Politicians' inability to reach agreements on a new US stimulus and a post-Brexit trade deal weighed on equity markets Thursday, while surging coronavirus cases continued to offset optimism about the rollout of vaccines.
Hopes US lawmakers could be close to a breakthrough in deadlocked talks helped fire a rally across Asian markets Wednesday after the White House proposed an economic rescue package that was bigger than a bipartisan plan put forward last week.
But House Speaker Nancy Pelosi and Senate Minority Leader Chuck Schumer showed little enthusiasm and the two sides remain stuck on Republican demands for liability protection for businesses and the funding for state and local governments, which is sought by Democrats.
The need for a fresh package - after months of stalled talks - has been highlighted by spiking virus infections in the US, which has forced the reimposition of strict, economically painful containment measures.
"The hope is that Congress would by now have reached an agreement on a spending package to brace and bridge the gap for American households and businesses to when the majority of the population gets inoculated," said Axi analyst Stephen Innes.
"Sadly, the fiscal fiasco has once again turned into a bit of a political blame game.
"The numbers are aligned for really the first time. It is now the composition where the sticking-points remain, and it's pure politics right now."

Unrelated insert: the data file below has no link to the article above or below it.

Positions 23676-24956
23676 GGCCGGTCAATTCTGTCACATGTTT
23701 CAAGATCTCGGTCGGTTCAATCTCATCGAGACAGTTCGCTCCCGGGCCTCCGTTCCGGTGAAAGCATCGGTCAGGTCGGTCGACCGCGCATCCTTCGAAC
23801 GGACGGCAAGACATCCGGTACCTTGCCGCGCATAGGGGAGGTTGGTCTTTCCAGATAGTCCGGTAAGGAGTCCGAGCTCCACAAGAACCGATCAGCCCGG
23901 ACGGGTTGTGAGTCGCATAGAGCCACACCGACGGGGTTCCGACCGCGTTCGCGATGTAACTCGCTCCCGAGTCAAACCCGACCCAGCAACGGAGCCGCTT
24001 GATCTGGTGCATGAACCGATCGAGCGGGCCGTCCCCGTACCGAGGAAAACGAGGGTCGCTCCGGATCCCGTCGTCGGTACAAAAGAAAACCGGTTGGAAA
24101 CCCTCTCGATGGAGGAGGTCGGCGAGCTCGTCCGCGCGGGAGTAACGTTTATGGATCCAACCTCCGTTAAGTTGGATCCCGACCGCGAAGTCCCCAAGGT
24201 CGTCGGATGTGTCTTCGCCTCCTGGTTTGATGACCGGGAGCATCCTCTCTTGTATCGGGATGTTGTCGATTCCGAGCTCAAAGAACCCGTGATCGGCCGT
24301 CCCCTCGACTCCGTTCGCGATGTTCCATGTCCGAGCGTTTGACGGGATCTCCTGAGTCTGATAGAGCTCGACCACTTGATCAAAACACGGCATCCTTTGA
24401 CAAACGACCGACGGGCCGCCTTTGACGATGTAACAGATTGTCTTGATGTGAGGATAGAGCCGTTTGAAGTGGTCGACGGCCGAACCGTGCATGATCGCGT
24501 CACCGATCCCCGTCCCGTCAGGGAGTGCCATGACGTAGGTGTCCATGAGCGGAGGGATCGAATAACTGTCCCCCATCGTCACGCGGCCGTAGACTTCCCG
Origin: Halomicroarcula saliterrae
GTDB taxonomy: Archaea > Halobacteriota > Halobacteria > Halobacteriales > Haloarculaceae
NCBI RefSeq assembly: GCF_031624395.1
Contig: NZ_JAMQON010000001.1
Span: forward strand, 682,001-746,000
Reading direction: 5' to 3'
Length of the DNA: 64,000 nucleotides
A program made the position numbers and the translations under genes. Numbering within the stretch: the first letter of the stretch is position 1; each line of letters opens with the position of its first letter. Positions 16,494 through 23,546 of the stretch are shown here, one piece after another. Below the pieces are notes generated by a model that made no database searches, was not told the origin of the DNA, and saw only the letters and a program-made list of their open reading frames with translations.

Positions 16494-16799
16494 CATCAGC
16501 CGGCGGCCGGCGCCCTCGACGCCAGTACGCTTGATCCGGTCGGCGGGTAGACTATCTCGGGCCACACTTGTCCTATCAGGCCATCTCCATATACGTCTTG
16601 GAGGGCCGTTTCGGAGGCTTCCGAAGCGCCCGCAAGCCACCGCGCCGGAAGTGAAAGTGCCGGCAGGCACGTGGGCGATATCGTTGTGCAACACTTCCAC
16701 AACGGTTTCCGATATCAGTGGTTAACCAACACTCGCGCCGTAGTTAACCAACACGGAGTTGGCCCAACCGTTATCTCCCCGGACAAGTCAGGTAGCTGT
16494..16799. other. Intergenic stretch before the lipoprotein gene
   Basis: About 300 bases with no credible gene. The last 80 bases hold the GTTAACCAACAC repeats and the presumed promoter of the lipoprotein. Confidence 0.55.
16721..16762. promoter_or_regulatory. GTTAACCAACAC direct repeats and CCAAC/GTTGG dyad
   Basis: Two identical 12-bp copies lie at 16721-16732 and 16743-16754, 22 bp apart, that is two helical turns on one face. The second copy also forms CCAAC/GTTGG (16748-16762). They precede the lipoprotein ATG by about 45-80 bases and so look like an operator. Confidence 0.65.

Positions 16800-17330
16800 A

National Australia Bank's Rodrigo Catril said: "An optimistic outcome would be that something is agreed next week while the prospect of no stimulus this year remains a high probability."
Still, the politicians remain hopeful, with Pelosi saying "one way or another we will get it done", while Treasury Secretary Steven Mnuchin told reporters he was "cautiously hopeful we can get something over the finish line".
All three main indexes on Wall Street fell, and most of Asia followed suit.
Tokyo, Hong Kong, Sydney, Seoul, Taipei, Mumbai, Singapore, Jakarta and Wellington were all in the red, though there were gains in Manila while Shanghai inched up marginally.
There was a similar deadlock across the Atlantic, with British Prime Minister Boris Johnson and European Commission chief Ursula von der Leyen unable to find common ground in crunch talks on Wednesday.
After eight months of negotiations and with a just three weeks until a deadline on reaching a post-Brexit deal, the two sides are still stuck on a number of issues including fishing rights and rules for fair trade.
"We had a lively and interesting discussion on the state of play across the list of outstanding issues," Von der Leyen said in a statement after the dinner at her Brussels' headquarters. "We gained a clear understanding of each other's positions. They remain far apart."
The leaders agreed to further discussions by their negotiating teams "over the next few days" and that a "firm decision" should be taken by Sunday, a UK source said.
The pound dipped against the dollar and euro in Asian business.